United States Court of Appeals, District of Columbia Circuit
Argued September 18, 2013
Appeal from the United States District Court for the District of Columbia. (No. 1:11-cv-00791).
Lawrence J. Sklute argued the cause and filed the briefs for appellant.
Alan Burch, Assistant U.S. Attorney, argued the cause for appellees. With him on the brief were Ronald C. Machen, Jr., U.S. Attorney, and R. Craig Lawrence, Assistant U.S. Attorney. W. Mark Nebeker, Assistant U.S. Attorney, entered an appearance.
Before: HENDERSON and SRINIVASAN, Circuit Judges, and SENTELLE, Senior Circuit Judge.
Sentelle, Senior Circuit Judge.
Fisher-Cal Industries, Inc., filed a complaint in the district court, alleging that the United States Air Force violated the Administrative Procedure Act when the Air Force opted not to renew a contract for multimedia services with Fisher-Cal and decided instead to in-source the services. The district court dismissed the complaint pursuant to Federal Rule of Civil Procedure 12(b)(1), concluding that Fisher-Cal's claim falls within the exclusive Tucker Act jurisdiction of the United States Court of Federal Claims. We affirm.
In 2009 the United States Air Force entered into a contract with appellant Fisher-Cal Industries to provide Dover Air Force base with multimedia services. The contract had a base one year term with four additional one-year term options. After the first nine months of Fisher-Cal performing under the contract, the Air Force notified Fisher-Cal that it had decided not to exercise its option to renew the contract after the base one-year term expired. The Air Force explained that it would in-source the multimedia services, having civilian government employees perform the work. After expiration of the contract, Fisher-Cal filed suit in the United States District Court for the District of Columbia. In its suit Fisher-Cal alleged that the Air Force's decision to in-source the multimedia services was arbitrary and capricious under the Administrative Procedure Act (" APA" ) because the Air Force had failed to perform a proper cost analysis pursuant to 10 U.S.C. § § 129a and 2463 (2010).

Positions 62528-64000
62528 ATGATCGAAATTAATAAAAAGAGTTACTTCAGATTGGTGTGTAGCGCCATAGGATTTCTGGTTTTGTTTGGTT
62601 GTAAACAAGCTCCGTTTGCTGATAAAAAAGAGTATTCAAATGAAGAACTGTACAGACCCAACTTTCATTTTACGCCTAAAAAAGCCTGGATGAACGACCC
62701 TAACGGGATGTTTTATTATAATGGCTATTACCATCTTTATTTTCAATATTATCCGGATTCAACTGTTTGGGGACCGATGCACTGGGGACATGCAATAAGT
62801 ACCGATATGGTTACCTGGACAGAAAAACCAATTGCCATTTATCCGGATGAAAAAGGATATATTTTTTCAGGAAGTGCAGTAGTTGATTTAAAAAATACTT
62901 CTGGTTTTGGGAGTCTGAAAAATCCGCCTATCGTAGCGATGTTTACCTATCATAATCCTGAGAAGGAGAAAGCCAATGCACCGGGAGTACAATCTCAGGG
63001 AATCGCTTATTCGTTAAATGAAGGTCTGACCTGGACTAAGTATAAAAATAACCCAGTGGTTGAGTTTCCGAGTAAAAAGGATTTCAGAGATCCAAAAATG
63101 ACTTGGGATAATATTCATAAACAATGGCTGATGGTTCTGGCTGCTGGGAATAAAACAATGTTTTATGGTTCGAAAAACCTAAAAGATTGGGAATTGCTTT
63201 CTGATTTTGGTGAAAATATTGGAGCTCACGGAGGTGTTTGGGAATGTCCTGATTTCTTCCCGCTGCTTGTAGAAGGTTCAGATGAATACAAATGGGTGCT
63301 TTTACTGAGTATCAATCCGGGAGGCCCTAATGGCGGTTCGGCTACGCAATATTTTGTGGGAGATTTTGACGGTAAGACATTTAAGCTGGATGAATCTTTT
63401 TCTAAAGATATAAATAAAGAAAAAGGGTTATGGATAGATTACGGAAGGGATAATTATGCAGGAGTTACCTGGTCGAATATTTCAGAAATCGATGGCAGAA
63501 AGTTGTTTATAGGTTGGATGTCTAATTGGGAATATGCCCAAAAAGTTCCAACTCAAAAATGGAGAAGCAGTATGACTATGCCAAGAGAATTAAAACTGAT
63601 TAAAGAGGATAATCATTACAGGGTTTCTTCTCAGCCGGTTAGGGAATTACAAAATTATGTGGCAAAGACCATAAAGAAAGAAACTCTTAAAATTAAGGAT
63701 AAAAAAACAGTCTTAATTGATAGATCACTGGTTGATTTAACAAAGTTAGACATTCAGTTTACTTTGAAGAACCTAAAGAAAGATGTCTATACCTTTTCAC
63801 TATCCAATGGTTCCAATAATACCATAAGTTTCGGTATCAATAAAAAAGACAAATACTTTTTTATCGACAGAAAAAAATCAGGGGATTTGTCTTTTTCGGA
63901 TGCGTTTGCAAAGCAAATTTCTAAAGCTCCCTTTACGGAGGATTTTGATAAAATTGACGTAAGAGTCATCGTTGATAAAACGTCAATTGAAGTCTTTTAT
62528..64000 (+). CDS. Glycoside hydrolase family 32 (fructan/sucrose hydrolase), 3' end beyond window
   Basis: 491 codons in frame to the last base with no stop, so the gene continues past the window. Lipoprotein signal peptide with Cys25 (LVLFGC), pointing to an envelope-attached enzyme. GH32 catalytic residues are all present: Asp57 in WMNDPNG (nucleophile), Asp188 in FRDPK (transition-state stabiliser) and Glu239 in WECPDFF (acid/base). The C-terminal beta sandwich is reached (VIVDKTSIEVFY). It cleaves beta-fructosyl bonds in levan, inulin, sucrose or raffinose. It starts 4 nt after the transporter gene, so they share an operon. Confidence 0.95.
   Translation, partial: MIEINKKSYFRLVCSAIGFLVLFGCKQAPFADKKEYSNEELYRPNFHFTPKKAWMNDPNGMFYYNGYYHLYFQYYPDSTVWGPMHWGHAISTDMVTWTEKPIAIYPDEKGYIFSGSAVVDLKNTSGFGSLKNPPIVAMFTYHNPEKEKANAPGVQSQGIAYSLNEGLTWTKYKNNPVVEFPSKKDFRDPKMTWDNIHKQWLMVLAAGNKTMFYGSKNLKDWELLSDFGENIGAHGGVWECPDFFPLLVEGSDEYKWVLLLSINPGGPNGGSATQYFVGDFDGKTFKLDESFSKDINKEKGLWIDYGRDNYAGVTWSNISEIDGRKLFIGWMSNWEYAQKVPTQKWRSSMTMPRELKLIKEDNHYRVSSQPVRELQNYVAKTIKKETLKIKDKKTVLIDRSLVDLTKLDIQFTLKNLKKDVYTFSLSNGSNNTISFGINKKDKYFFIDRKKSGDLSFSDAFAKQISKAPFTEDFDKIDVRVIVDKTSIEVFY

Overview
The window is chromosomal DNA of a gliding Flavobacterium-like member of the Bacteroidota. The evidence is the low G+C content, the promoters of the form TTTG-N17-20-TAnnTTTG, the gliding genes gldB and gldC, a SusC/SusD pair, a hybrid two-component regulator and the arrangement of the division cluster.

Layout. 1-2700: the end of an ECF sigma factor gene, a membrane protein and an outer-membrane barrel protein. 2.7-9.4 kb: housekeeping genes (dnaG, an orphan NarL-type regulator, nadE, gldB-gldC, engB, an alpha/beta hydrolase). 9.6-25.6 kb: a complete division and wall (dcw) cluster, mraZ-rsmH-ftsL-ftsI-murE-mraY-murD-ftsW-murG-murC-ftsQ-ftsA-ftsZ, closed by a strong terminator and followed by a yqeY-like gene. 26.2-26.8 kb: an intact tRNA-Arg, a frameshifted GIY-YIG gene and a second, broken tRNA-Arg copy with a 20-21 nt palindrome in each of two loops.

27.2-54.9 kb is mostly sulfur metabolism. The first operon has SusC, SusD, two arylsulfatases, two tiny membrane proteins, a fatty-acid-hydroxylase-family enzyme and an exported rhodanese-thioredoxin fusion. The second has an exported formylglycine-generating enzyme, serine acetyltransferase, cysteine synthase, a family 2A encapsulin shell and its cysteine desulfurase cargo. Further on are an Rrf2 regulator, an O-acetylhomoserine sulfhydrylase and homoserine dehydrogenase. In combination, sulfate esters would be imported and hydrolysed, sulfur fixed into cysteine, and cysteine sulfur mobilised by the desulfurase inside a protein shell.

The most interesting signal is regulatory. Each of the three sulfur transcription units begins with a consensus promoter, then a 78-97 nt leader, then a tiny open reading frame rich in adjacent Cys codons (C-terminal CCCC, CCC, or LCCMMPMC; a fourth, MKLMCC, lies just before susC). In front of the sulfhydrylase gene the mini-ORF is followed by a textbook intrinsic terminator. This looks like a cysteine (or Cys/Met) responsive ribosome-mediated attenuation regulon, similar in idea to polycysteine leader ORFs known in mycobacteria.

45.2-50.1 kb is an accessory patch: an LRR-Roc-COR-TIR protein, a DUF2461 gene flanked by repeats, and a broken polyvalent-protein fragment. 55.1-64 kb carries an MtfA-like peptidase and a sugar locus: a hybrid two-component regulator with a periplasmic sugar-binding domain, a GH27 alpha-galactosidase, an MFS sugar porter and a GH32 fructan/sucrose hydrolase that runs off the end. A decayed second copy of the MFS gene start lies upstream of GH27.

The district court dismissed the suit for lack of subject matter jurisdiction pursuant to Federal Rule of Civil Procedure 12(b)(1). In dismissing the suit, the district court noted that the Tucker Act, 28 U.S.C. § 1491, as amended by the Administrative Disputes Resolution Act of 1996, provides that the United States Court of Federal Claims " shall have jurisdiction to render judgment on an action by an interested party objecting to . . . any alleged violation of statute or regulation in connection with a procurement or a proposed procurement." The district court went on to note that although the Tucker Act does not define " procurement," the relevant definition of the term was to be found in 41 U.S.C. § 111, which states that " procurement" includes " all stages of the process of acquiring property or services, beginning with the process for determining a need for property or services and ending with contract completion and closeout."
The terms of 28 U.S.C. § 1491 and definition of procurement in 41 U.S.C. § 111, the district court reasoned, provide that in-sourcing decisions are matters connected to procurement of federal contracts. Citing Rothe Development, Inc. v. U.S. Department of Defense, 666 F.3d 336, 339 (5th Cir. 2011), Vero Technical Support, Inc. v. U.S. Department of Defense, 437 Fed.Appx. 766, 769-70 (11th Cir. 2011), and Distributed Solutions, Inc. v. United States, 539 F.3d 1340, 1346 (Fed. Cir. 2008), the district court concluded that the Air Force's decision to in-source necessarily involved " determining a need for property or services" and was therefore " in connection with a procurement" under the Tucker Act. The district court consequently determined that it had no subject matter jurisdiction over the matter because " the Court of Federal Claims has exclusive jurisdiction over challenges to the government's decision to insource services and thus over this dispute," Fisher-Cal Industries, Inc., v. United States, 839 F.Supp.2d 218, 224 (D.D.C. 2012). The district court dismissed the suit.